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Court of Criminal Appeal says eight year sentence for firearms offence was 'excessive'

Kieran Ryan was caught with a firearm but said that he did not intend to use it and was picking it up for a third party.

Image: Photocall Ireland

THE COURT OF Crimnal Appeal has said that it is the court’s view that a sentence of eight years given to Kieran Ryan in relation to firearms offences was “excessive” and that he should be allowed to appeal.

Ryan pleaded guilty to two firearms offences arising from events which occurred on the 26 May concerning the possession of a Browning semi-automatic pistol.

Limerick

The evidence was that Ryan was one of four occupants in a car which left the suburbs of Limerick heading in the direction of Ballyneety when the car turned onto a side road and stopped at the entrance to a field.

The gardaí were carrying out surveillance in the area. At various stages, two of the occupants of the car got out of the car and searched undergrowth in a field.

Eventually, Ryan got out of the vehicle and pointed to a spot inside the fence into the field. As a result, a package was picked up and wrapped in a cloth bag which was returned to the car.

The car, which was owned by Ryan, then began to drive back towards Limerick City at which point it was stopped by Gardaí attached to the Special Detective Unit and the Regional Support Unit. The firearm and ammunition which were the subject of the charges were found in the cloth bag.

Admitted

Ryan admitted his involvement and when interviewed, he admitted that he believed there was a gun in the package which he went to collect.

Ryan stated that he did not intend to use the firearm. He stated that he was simply asked to collect a weapon and pass it on to a third party, whom he declined to name as he said he was in fear.

When questioned he said:

“I’m holding my hands up 100%. It’s all down to me.”

He went on to state that he was collecting the package as a favour for someone and that he was to receive €500 for collecting this package.

The sentencing judge was, however, careful in the way he approached this issue. He

stated the following:

Now, the two accused were caught red-handed, so to speak. That’s the case for the prosecution, and there seems to be a basis to make that argument.

Now, there is a challenge to the admissibility of the evidence as to why they had the gun and the ammunition and maybe that objection is well based. But what can be — and that the evidence maybe should be given, evidence other than hearsay, but what can be asserted was that they were in possession of a gun, that they — that Kieran Ryan has a previous conviction for an offence of violent disorder which was connected with the — what’s called, if I may call it, the main feud in the city.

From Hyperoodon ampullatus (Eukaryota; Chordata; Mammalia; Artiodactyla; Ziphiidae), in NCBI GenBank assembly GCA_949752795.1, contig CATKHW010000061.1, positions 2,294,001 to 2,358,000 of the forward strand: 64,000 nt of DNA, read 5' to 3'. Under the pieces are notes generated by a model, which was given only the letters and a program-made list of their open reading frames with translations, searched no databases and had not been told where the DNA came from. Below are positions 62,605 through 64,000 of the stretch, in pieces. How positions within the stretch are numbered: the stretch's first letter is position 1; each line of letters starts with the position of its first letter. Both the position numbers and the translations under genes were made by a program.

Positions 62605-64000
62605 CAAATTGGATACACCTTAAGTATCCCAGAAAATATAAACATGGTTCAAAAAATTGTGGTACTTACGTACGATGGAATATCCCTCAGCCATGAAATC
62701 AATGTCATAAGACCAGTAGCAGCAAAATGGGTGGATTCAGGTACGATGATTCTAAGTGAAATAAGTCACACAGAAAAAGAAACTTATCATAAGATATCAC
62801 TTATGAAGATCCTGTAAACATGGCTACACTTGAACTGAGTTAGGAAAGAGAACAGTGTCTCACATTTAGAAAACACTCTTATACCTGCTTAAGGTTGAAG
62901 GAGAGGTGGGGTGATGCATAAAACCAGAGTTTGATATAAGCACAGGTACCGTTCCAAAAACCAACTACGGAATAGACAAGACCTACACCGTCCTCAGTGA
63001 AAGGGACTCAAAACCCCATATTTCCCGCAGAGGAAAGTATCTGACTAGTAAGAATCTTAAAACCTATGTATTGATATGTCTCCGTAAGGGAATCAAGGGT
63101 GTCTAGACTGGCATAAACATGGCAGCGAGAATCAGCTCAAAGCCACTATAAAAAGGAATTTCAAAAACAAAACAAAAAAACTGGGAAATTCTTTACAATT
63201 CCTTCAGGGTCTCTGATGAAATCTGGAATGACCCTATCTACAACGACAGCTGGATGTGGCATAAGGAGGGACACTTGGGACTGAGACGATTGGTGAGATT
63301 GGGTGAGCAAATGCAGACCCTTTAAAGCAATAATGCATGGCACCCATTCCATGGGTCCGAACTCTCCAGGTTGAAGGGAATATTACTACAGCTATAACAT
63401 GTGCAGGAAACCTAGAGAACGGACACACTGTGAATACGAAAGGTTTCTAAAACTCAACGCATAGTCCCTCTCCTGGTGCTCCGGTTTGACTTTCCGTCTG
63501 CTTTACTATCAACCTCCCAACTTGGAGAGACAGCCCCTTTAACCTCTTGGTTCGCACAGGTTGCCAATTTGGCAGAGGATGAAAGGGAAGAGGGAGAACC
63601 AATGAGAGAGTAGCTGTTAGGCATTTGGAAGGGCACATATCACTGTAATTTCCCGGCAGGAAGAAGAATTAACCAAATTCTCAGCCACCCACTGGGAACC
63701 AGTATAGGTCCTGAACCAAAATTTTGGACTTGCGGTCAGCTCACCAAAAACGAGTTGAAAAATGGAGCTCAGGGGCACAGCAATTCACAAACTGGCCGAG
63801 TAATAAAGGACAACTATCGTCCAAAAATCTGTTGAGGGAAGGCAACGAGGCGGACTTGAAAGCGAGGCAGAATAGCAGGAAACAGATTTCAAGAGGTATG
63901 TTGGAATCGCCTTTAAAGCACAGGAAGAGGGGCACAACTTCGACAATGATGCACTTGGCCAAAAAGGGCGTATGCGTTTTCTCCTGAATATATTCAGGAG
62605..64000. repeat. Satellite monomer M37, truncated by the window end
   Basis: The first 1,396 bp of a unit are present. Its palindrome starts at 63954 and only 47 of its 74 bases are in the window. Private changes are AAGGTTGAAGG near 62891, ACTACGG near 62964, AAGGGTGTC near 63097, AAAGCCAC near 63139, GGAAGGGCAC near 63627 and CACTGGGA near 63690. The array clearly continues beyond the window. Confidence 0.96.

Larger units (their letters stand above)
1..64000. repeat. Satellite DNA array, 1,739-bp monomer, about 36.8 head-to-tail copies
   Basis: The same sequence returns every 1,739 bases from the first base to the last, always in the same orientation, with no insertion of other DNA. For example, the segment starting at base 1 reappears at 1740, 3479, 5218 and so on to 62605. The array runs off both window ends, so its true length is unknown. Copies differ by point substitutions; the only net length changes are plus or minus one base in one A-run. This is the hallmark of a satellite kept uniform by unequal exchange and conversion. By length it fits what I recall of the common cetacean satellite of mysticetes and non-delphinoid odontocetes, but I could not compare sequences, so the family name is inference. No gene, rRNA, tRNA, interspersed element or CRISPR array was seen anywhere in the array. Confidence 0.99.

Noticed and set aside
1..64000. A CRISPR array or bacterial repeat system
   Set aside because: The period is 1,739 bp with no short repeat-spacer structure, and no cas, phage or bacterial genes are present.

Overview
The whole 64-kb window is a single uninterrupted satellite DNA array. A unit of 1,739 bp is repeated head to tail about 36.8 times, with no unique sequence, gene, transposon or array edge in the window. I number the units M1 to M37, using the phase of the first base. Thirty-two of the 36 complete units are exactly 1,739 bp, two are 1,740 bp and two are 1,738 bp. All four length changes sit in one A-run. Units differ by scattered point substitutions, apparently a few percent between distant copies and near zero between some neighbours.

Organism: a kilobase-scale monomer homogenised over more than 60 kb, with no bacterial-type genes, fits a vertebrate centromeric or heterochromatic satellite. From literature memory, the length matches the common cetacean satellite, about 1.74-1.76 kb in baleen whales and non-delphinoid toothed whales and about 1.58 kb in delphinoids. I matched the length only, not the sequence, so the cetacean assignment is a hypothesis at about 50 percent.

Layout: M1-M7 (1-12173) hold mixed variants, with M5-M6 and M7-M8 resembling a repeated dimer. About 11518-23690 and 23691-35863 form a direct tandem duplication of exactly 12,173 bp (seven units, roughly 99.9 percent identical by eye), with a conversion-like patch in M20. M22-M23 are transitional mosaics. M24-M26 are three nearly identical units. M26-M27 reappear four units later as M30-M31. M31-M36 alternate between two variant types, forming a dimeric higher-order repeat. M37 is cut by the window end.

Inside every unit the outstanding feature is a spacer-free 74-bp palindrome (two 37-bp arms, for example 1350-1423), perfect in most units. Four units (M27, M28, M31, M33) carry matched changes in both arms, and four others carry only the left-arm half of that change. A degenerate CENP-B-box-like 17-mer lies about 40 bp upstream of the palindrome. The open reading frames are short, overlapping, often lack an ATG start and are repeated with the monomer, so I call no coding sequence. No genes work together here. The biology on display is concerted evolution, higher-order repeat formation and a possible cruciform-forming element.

It cannot be said that this possession of this gun was connected with that feud but it can be said that he has a previous conviction for an offence related to the same feud. I think that’s the safest way of approaching this.

Out of line

Counsel for Ryan suggested that, in the light of various decisions of this Court, a starting point of 12 years, before applying an appropriate deduction for such mitigating factors as may have been present, was sufficiently out of line with what might be described as the going rate as to render it an error in principle.

It was argued on behalf of Ryan that an indicative sentence of 12 years, before any mitigating factors were taken into account, wrongly places this offence in the middle of the most serious end of the range.

It was suggested that in the light of the sort of facts analysed in some of the cases to which reference has been made, a case of possession of an admittedly significant firearm, but in circumstances where it was not used and where there was no evidence other than that the purpose of the possession by Ryan was to deliver the firearm to a third, although unnamed party, could not warrant such a finding.

Error in principle

The Court of Appeal said they held the view the disparity identified in Ryan case is sufficiently significant to justify finding that the initial assessment of the trial judge, as to the seriousness of this offence and the sentence which it ought carry in the absence of mitigating factors, amounts to an error in principle”.

The court said the alleged error concerns the length of the sentence and it being suggested that same is out of line with the norm.

The Court established an error of principle, albeit one which is partly compensated for by an opposing error in the extent of the reduction allowed for mitigating circumstances,stating that the Court feels that it should allow the appeal and interfere with the sentence.

They court found that while a relatively small reduction from a sentence of 8 years would not, ordinarily, be justified in the light of the fact that the court would not normally regard such a disparity as being of a sufficient degree to justify a finding of error of principle, the court said it is of the view that it is appropriate to make such an adjustment in the “unusual circumstances” present in the Ryan case.

However, the court said that in the light of the seriousness of the offence to which Ryan pleaded guilty to and all the other circumstances of the case they must make clear that it will not be possible to justify a significant reduction in sentence.

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